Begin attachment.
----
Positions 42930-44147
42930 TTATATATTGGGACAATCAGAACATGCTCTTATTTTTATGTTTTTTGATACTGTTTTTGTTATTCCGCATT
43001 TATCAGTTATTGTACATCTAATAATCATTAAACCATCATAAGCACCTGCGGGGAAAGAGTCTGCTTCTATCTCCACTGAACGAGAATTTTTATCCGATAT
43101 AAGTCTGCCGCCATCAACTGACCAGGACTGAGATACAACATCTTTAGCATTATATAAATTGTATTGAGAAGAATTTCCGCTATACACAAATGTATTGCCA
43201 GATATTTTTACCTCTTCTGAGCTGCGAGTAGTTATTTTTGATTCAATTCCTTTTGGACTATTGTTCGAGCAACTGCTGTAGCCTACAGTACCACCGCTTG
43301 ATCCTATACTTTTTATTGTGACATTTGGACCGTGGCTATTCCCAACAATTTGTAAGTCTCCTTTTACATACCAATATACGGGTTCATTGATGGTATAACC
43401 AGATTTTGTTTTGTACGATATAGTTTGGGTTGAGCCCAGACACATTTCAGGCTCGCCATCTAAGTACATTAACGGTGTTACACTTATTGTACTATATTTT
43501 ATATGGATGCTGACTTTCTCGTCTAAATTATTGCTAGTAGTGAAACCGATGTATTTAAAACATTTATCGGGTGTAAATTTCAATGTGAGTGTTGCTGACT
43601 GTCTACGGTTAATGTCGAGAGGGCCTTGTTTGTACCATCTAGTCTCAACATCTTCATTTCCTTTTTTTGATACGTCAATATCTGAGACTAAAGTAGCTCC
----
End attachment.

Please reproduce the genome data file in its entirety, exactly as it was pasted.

Positions 42930-44147
42930 TTATATATTGGGACAATCAGAACATGCTCTTATTTTTATGTTTTTTGATACTGTTTTTGTTATTCCGCATT
43001 TATCAGTTATTGTACATCTAATAATCATTAAACCATCATAAGCACCTGCGGGGAAAGAGTCTGCTTCTATCTCCACTGAACGAGAATTTTTATCCGATAT
43101 AAGTCTGCCGCCATCAACTGACCAGGACTGAGATACAACATCTTTAGCATTATATAAATTGTATTGAGAAGAATTTCCGCTATACACAAATGTATTGCCA
43201 GATATTTTTACCTCTTCTGAGCTGCGAGTAGTTATTTTTGATTCAATTCCTTTTGGACTATTGTTCGAGCAACTGCTGTAGCCTACAGTACCACCGCTTG
43301 ATCCTATACTTTTTATTGTGACATTTGGACCGTGGCTATTCCCAACAATTTGTAAGTCTCCTTTTACATACCAATATACGGGTTCATTGATGGTATAACC
43401 AGATTTTGTTTTGTACGATATAGTTTGGGTTGAGCCCAGACACATTTCAGGCTCGCCATCTAAGTACATTAACGGTGTTACACTTATTGTACTATATTTT
43501 ATATGGATGCTGACTTTCTCGTCTAAATTATTGCTAGTAGTGAAACCGATGTATTTAAAACATTTATCGGGTGTAAATTTCAATGTGAGTGTTGCTGACT
43601 GTCTACGGTTAATGTCGAGAGGGCCTTGTTTGTACCATCTAGTCTCAACATCTTCATTTCCTTTTTTTGATACGTCAATATCTGAGACTAAAGTAGCTCC